To this day, Barnes says, many of his memories are blocked. Speaking to fellow vets years later, they told him stories he could not recall—such as his suggestion at one point that they “frag” a sergeant whose incompetence was getting people killed. The drinking was out of control, he recalled, but he saw no marijuana or heroin in the special forces. He lost four of his comrades. “They didn’t die for a noble cause, but that doesn’t mean they didn’t die nobly,” he told me. “I think that the American press and the media and the anti-war movement tended to view us as animals because they didn’t approve of the war—that diminished the actions of the men there. I don’t think we should diminish their actions in any way. They did it in the service of their country nonetheless.”
It was the friends he served with that made him write his memoir—their stories. “You hear gunfire in the distance, you hear it intensely for awhile, it becomes sporadic,” he told me, his voice distant as he remembered. “You’re there in this intense state, wondering what’s going on out there, more worried about them than you are about yourself. The next day, before the unit came out to help us recover our dead, Norwood [a comrade] and I went out and some of the Vietnamese dead were strewn about there on the edge of the huts. On the edge of the road there were these two women who were over this dead body, moaning and screaming. If you hear the wail of a mother like that, it never goes away, and you understand that’s probably the same experience mothers have had since the dawn of time, since soldiers went out and fought and didn’t survive. The mother lost a son, lost a child. There’s something universal about that.”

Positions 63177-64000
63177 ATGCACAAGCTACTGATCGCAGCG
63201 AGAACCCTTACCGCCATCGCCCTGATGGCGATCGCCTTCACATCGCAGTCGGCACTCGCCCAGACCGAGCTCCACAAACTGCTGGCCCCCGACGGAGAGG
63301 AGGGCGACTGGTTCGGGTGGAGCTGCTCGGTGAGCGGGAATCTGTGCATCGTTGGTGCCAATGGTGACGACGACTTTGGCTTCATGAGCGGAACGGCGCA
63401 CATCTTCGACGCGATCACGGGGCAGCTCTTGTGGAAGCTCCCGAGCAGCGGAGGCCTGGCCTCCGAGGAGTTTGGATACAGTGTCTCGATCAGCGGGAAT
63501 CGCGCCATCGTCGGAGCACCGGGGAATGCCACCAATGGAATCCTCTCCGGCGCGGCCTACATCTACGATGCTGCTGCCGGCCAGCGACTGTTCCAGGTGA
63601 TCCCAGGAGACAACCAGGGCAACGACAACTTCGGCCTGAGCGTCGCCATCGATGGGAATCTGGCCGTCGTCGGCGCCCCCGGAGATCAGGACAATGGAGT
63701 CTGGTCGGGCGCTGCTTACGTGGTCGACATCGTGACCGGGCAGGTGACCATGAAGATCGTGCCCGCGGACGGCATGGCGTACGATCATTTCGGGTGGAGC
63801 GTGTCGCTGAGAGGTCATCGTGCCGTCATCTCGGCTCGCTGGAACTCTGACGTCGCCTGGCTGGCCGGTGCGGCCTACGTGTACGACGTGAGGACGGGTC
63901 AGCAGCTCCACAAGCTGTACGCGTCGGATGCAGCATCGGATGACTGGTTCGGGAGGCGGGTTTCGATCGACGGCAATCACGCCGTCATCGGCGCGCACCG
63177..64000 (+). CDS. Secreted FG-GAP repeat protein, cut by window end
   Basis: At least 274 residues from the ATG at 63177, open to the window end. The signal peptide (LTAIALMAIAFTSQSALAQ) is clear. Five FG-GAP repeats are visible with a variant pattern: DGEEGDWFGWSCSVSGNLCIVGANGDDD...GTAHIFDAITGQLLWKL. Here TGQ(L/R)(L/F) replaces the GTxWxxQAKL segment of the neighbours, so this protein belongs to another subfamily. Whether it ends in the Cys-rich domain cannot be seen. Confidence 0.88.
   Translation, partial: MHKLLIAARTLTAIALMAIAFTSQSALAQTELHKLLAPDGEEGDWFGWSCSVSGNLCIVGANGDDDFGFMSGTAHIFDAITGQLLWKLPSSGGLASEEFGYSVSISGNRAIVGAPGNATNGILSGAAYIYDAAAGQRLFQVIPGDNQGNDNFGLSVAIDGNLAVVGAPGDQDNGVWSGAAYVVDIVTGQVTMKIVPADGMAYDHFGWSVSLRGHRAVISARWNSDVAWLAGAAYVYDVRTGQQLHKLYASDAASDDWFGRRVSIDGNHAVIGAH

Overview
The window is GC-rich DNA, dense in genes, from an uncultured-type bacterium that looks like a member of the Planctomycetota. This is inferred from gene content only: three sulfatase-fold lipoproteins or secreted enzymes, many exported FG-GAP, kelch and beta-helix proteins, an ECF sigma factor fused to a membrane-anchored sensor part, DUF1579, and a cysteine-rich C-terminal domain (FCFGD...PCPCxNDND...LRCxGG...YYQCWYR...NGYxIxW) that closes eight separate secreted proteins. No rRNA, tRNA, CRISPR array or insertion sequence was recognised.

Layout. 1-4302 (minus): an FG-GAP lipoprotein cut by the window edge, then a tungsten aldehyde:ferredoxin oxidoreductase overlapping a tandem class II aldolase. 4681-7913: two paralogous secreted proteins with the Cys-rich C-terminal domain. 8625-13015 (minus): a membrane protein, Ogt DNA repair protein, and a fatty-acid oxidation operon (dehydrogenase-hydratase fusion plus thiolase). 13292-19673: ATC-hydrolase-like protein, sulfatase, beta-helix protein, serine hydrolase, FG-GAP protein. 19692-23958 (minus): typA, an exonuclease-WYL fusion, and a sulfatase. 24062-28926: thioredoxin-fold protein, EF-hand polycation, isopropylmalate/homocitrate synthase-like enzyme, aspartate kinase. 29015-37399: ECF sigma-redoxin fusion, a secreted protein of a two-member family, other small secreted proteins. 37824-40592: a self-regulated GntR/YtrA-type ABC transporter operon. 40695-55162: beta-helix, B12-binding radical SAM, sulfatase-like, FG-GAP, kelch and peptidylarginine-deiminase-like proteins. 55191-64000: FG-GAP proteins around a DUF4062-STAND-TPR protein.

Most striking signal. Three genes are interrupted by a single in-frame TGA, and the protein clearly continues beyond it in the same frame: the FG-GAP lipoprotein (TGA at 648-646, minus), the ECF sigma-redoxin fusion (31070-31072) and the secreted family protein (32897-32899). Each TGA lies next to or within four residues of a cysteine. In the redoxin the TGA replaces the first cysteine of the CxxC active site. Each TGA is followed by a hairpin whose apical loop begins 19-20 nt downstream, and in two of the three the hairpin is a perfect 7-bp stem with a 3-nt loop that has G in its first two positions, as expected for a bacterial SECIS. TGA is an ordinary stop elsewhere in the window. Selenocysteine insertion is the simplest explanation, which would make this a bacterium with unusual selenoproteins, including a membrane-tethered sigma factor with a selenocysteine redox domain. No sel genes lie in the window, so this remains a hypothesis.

As massive social movements erupted on American streets and around the world, Vietnam became a flashpoint for distrust of all authority, especially with the revelations of the Pentagon Papers, followed shortly thereafter by Watergate. Just as authorities and institutions were in desperate need of moral authority, they found themselves with none. The Vietnam War was far more complicated than “they lied, kids died,” but their moral credibility had evaporated all the same—just as revolutionaries were slamming themselves against an open door. If the authorities were wrong on Vietnam, the hippies demanded to know, what else might they be wrong about? And what else might they be lying about? The ordinary, blue collar Americans of the “Silent Majority” pushed back, repulsed by the upending of norms, the burning of flags, and the sheer weirdness and immorality of the counter-culture that was emerging across their nation. A disparate group of differing movements with distinct goals were galvanized by Vietnam, and it transformed America in a few short years.